you’ve got 80% of the population who might want to
experiment or try things but are petrified of being thrown out of the
straight camp and even more scared of being embraced by the gays. And
you know what? The gays and the straights at either end of the spectrum
have totally determined the sexual agenda for the rest of us. And it’s
a really big problem because the whole gay thing — it sticks in my
throat because it’s about drinking, taking drugs, it’s about looking a
certain way, it’s about sounding a certain way. In this country it’s
about doing things that kind of negate who you are. But yes, I was the
only gay person [laughs].

Were you worried about the potentially exploitative nature of the show?
With the kind of people they had on offer — and they had really good
sex therapists — I thought, Fuck it, I’m gonna go in there, they’ll pay
me money, and I’m gonna take this treatment and work it.
I don’t give a
fuck whether it’s great television or not. As a result of me taking it
really seriously, it created a culture of real treatment. Soon they
stopped calling the show Celebrity Rehab and started calling it a
documentary.
 
Did you get the vibe that any of the other participants were there simply for 15 minutes of reality television fame?
A very small percentage. But I wouldn’t put up with it. I would stamp
out any kind of ludicrous behavior. It was me who started doing that
first and then Jenny [Ketchum, former porn star Penny Flame] and then
Kendra and then Amber [Smith, supermodel] and then the two guys — we
all started taking things really seriously. Turned out it was a big
problem for the production because we weren’t fucking each other, we
weren’t running around screaming, we weren’t taking drugs. We were in
bed every night by 10 because we were so exhausted from the work we
were doing. They used the same camera crew from Celebrity Rehab on
our show and kept them there until 3 in the morning because they
were used to late-night insanity — you know, things that were external.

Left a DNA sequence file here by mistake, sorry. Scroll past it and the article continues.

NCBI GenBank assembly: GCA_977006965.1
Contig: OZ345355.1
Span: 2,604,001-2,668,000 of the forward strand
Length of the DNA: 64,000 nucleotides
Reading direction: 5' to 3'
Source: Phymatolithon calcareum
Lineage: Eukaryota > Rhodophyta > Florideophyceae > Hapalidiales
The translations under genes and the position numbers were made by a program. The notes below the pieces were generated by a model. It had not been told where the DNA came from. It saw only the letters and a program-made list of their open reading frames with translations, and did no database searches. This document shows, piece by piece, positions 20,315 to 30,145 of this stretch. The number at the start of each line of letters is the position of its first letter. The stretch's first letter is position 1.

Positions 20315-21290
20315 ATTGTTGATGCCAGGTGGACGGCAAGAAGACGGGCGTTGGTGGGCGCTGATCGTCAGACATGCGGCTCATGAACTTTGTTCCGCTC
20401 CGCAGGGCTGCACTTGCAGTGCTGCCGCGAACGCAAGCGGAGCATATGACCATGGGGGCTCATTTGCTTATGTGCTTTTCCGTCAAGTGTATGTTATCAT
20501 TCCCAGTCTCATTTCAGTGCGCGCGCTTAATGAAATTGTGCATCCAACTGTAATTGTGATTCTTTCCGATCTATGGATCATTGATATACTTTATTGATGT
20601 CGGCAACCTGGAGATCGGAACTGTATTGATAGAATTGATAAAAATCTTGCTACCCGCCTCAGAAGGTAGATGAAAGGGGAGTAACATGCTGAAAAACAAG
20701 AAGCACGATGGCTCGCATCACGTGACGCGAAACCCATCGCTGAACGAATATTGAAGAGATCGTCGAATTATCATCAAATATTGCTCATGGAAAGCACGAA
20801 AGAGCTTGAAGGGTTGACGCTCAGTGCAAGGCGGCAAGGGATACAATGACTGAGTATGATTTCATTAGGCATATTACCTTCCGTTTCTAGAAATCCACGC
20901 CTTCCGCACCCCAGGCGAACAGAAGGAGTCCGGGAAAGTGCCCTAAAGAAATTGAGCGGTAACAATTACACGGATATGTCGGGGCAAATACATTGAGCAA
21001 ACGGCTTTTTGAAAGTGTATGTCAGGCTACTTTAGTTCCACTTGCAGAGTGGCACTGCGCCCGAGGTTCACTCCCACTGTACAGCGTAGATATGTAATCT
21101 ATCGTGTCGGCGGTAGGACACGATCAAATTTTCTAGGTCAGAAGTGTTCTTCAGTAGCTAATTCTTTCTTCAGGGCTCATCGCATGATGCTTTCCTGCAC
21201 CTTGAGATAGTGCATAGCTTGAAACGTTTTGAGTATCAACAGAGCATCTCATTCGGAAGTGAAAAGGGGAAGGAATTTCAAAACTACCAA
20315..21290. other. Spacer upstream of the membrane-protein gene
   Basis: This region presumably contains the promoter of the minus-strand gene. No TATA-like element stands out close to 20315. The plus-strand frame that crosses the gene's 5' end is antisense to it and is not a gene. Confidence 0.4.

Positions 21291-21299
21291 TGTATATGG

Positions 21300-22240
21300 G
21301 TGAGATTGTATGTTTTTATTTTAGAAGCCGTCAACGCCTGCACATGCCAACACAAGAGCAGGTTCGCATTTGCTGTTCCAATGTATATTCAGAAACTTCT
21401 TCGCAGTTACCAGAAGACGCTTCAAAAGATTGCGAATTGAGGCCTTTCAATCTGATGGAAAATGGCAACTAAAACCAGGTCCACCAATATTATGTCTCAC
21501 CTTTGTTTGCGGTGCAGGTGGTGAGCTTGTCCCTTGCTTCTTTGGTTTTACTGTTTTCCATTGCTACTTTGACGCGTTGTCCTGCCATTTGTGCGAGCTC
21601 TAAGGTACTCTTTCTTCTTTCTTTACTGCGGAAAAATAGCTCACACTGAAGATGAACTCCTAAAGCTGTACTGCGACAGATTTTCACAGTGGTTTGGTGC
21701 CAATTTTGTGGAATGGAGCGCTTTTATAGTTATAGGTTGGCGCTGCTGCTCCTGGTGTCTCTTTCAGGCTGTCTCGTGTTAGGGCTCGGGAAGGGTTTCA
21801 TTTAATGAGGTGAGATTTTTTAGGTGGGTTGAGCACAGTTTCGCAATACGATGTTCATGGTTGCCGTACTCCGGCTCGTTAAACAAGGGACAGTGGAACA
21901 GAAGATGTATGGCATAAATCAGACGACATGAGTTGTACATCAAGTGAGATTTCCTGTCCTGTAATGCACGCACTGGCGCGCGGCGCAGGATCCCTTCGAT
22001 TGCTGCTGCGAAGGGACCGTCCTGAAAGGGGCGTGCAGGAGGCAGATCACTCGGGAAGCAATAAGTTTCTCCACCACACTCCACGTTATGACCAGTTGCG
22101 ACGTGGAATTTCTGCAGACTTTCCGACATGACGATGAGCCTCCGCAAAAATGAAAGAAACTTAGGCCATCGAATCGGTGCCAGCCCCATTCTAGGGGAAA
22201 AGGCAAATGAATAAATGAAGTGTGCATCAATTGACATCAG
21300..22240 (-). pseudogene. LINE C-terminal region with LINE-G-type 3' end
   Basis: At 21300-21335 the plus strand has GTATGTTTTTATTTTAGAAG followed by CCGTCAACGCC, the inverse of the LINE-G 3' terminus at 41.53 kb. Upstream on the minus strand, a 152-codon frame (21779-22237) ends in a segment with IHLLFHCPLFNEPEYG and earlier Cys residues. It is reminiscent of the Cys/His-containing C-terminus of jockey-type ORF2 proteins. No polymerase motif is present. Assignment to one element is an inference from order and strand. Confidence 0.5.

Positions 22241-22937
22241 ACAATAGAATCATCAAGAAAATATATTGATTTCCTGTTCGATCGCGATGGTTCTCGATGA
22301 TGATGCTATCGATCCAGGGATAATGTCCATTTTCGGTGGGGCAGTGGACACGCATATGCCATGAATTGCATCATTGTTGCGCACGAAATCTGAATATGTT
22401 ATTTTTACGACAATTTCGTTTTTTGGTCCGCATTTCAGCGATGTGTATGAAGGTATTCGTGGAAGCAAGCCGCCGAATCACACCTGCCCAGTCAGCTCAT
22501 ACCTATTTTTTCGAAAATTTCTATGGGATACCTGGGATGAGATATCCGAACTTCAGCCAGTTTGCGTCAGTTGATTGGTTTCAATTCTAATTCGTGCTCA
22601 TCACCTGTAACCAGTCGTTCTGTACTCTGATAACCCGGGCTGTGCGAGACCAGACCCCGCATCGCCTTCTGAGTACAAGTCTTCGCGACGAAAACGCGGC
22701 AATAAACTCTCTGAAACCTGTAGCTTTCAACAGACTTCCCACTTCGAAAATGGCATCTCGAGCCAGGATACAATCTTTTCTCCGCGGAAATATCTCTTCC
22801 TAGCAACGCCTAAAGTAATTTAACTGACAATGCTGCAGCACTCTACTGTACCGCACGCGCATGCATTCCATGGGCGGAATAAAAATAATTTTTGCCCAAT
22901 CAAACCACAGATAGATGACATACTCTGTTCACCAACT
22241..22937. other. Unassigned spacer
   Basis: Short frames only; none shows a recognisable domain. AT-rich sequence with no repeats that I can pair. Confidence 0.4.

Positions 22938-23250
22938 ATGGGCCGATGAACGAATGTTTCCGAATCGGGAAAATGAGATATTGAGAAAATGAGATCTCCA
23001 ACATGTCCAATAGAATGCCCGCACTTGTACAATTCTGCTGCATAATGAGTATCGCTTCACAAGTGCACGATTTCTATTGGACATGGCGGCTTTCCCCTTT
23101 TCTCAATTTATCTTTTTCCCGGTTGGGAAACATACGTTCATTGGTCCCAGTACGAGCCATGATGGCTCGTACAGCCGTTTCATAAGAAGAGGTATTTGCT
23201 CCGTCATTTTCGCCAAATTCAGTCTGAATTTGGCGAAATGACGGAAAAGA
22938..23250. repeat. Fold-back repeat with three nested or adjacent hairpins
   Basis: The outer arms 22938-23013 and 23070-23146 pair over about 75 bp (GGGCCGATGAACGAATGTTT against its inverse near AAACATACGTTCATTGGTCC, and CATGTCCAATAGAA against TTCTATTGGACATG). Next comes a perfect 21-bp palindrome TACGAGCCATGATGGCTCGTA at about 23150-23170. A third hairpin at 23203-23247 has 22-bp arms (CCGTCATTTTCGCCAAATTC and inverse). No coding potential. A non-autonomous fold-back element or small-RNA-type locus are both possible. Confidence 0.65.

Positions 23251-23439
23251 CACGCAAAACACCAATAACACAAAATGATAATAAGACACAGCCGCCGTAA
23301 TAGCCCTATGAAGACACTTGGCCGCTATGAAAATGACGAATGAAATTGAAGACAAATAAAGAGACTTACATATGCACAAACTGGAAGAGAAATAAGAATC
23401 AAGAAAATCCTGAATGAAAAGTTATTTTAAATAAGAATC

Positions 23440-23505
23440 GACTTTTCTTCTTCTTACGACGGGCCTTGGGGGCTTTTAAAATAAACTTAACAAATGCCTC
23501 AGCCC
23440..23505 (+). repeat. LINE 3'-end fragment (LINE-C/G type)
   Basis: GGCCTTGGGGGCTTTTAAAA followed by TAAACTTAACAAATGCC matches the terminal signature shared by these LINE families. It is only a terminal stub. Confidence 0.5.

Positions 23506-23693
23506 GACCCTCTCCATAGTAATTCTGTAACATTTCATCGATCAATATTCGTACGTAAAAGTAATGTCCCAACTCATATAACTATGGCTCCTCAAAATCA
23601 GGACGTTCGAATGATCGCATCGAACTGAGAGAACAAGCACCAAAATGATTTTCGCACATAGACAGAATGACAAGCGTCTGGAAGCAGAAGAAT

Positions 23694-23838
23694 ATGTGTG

But on our show, it was an internal thing, which is far more
interesting. Although I think VH1 is a bit pissed off about that.
[Laughs]
 
Was Dr. Drew your primary therapist?
He’s not a
therapist. I kind of think he’s a bit of a charlatan. I mean, just
meeting him, I had serious problems with aspects of his treatment. For
instance, he believed in a 12-step program to deal with our
problems and yet he didn’t believe in God, which is absolutely
essential to the success of a 12-step program. So I kind refused
to deal with him.














Jill Vermeire AND DREW PINSKY X390 (VH1) | ADVOCATE.COM

Did you express this on camera?
Oh,
all the time. I told him, "I’m pretending you’re not here" [laughs]. A
lot of doctors in this country have a God complex. They really believe
in their own omnipotence. I said to him once, "I’m as bright as you." He
really tried very hard to get to be my friend. And we’re quite friendly
now. But during the show I found him really irritating. The woman who
was the actual sex therapist on the show, however, was just brilliant
and made me do things I’d never done before. I took it so seriously and
went on such a journey with her.
 
In your autobiographical film
AKA,
you clearly illustrate that you were a victim of serious sexual
abuse. Do you believe there’s a link between that abuse and your
sexually compulsive behavior?

For me, there’s a direct
relationship. That was an unresolved trauma that I revisited again and
again. Basically, the sexual escapades I was having fell into two very
specific categories: One was sort of "you’re cute and let’s go for it"
normal; the other, however, involved picking up really dangerous guys
who had, like, guns. I was basically re-creating the fear that I had
with my stepfather. I was retraumatizing myself. Since realizing that